Speaking of hacking and slashing, that is what you’ll be doing for most of the game, and I’m glad to report if feels great. Combat has always been the strongest suit of the series and that is still the case. Familiar elements like the slow building Havoc form and Zelda like lock-on return, but there are many changes. Because Fury’s whip is used for medium range combat and the four alternate weapons are meant for close range, both complement each other nicely. Fury’s whip can be used to close the gap on enemies, and then a follow up combo using the Mallet of Scorn. The whip is the most obvious departure from the combat of the prior games, as, much like the original God of War games, it also has traversal abilities and has a distinctive look that matches the style of Fury. There’s also an immensely satisfying dodge counter system, not unlike the ones in Platinum games, that you’ll come to rely on as it is often you most high-damage attack.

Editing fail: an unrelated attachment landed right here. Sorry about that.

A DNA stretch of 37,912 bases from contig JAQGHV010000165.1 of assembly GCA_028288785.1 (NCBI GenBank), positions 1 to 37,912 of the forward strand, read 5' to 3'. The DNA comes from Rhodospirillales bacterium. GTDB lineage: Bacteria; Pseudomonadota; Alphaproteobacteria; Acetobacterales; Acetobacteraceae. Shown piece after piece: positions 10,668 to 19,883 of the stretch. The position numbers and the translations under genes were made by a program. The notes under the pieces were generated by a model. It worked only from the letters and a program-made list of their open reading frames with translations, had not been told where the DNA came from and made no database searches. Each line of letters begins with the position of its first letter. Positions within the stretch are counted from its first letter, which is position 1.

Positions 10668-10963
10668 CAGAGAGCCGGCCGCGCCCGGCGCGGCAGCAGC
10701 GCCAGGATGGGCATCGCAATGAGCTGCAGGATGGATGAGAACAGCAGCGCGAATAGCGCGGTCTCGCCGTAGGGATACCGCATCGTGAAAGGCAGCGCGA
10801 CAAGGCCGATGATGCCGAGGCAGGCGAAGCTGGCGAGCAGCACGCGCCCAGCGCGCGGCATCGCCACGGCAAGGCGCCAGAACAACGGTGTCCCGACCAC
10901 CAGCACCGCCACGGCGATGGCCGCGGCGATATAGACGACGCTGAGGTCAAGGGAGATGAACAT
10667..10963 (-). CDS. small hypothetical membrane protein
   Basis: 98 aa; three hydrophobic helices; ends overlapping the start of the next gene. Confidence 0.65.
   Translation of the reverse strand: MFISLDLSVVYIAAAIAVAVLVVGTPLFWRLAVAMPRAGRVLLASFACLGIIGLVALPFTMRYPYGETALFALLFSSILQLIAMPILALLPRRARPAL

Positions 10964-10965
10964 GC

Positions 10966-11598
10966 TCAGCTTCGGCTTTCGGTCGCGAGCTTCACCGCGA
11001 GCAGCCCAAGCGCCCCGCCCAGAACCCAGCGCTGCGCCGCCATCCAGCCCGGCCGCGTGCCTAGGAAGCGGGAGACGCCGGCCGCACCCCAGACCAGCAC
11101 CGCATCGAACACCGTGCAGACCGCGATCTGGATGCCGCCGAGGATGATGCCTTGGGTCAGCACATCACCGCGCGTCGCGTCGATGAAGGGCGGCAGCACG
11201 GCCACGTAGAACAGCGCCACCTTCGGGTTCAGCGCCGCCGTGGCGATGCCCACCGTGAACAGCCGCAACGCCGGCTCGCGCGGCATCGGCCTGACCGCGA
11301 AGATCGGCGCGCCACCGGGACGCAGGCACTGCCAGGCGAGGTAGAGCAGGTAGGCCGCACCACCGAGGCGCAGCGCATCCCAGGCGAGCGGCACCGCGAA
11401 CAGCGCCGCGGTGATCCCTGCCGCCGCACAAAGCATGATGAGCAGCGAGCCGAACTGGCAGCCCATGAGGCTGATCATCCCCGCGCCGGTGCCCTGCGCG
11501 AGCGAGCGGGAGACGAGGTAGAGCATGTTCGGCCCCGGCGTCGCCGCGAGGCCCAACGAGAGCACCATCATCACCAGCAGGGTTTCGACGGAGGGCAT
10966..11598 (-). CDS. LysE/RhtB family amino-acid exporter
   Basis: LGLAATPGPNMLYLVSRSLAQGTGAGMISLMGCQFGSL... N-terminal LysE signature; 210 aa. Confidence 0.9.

Each of Fury’s alternate weapons are gained through Hollows, elemental-like forms that she can switch between on the fly, giving her a new traversal ability, Wrath ability, and, of course, alternate weapon. For example, the Force Hollow gives you the Mallet of Scorn, which repels enemies with hard hits, a Wrath ability that pushes back any enemies that are swarming Fury, and the ability to roll up specific surfaces in a Force ball, as well as walk underwater. Each of these serve as an ability loadout, because while Fury’s basic move set will stay mostly the same throughout, you’ll need to use her Fire Hollow to long jump, her Storm Hollow to glide after jumps, and her Stasis Hallow to wall jump up shafts. Knowing which Hollow to equip isn’t difficult, as enemies don’t require specific Hollows to defeat, so you’ll mostly be switching for puzzle purposes.